In 2017, raion center Zhovkva became the first gas-free city in Ukraine. The European Union funded the project which allowed to fully eliminate gas heating and use wood waste instead.
Zhovkva, a town with 13,500 inhabitants in Lviv region, became the first Ukrainian city to stop using gas. The municipality of Zhovkva initiated the process of transition from gas to solid fuel back in 2005 when natural gas was not that expensive and Russia supplied it without interruption. In 2012, Zhovkva joined the Covenant of Mayors, a European co-operation movement which’s signatories commit to increasing energy efficiency using renewable energy sources on their territories.
There are four municipal boiler houses in Zhovkva. One of them was re-equipped with solid fuel combustion appliances. Instead of combusting gas, it uses wood chips and sawdust now. One more facility is being reconstructed too. Two more gas boiler houses were put on hold on stand-by reserve.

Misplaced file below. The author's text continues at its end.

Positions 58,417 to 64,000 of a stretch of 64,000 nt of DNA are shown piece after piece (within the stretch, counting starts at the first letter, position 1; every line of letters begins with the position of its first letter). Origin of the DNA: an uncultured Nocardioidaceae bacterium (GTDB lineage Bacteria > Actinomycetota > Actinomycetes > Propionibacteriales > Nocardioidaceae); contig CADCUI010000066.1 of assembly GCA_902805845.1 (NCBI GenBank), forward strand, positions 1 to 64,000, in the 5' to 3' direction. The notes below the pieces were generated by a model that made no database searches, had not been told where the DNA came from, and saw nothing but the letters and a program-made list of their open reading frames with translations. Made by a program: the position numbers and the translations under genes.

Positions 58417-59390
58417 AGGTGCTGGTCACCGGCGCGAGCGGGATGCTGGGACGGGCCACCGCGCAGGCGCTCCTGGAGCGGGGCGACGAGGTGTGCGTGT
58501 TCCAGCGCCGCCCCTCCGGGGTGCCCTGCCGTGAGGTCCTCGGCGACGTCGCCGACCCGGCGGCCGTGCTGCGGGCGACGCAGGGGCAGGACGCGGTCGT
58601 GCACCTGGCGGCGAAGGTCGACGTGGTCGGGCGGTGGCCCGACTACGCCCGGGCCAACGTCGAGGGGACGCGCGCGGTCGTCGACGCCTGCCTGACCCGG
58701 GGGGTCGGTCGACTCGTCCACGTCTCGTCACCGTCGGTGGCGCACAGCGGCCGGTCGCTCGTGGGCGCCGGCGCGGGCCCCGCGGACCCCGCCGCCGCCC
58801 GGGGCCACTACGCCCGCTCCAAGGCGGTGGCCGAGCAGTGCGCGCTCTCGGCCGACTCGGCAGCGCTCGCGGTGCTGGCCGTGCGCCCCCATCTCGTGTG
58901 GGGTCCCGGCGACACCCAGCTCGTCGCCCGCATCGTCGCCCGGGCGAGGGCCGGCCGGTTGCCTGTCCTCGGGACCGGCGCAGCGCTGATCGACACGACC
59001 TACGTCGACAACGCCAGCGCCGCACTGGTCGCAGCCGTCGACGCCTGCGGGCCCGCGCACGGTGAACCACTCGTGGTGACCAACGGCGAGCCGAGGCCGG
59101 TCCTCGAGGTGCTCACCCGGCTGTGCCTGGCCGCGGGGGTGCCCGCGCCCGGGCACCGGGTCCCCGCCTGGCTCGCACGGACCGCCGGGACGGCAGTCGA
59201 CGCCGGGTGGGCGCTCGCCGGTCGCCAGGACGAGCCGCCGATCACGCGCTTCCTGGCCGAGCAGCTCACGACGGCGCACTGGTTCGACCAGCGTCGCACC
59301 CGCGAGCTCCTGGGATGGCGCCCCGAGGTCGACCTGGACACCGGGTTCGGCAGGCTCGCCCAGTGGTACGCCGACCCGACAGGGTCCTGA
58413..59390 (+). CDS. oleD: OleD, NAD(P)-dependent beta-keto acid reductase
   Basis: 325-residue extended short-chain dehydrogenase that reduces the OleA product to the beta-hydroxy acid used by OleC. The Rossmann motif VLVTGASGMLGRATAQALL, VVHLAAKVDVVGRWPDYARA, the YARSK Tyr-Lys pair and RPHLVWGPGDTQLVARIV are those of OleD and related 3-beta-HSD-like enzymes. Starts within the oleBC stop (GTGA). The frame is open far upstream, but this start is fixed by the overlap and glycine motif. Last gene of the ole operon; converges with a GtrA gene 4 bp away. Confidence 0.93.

Switching from gas to biomass allowed the community of Zhovkva to save 20% of city budget funds annually. But first, it had to stop the heat loss since up to 80% of the produced energy went into heating the ground. Old Soviet pipes were replaced with new insulated ones. Now the heat losses between a boiler house and residential and municipal buildings being heated dropped to zero.
- Zhovkva was founded in 1594 as a town by the Polish nobleman Stanisław Żółkiewski and was built on an ideal Renaissance city plan.
- In the 17th century, it became the royal residence for King John III Sobieski of Poland
- From its earliest days, the population was a mix of Poles, Ukrainians, and Jews
- Landmark buildings include a fortress-like synagogue, churches, and monasteries
Video by Suspilne Oko.
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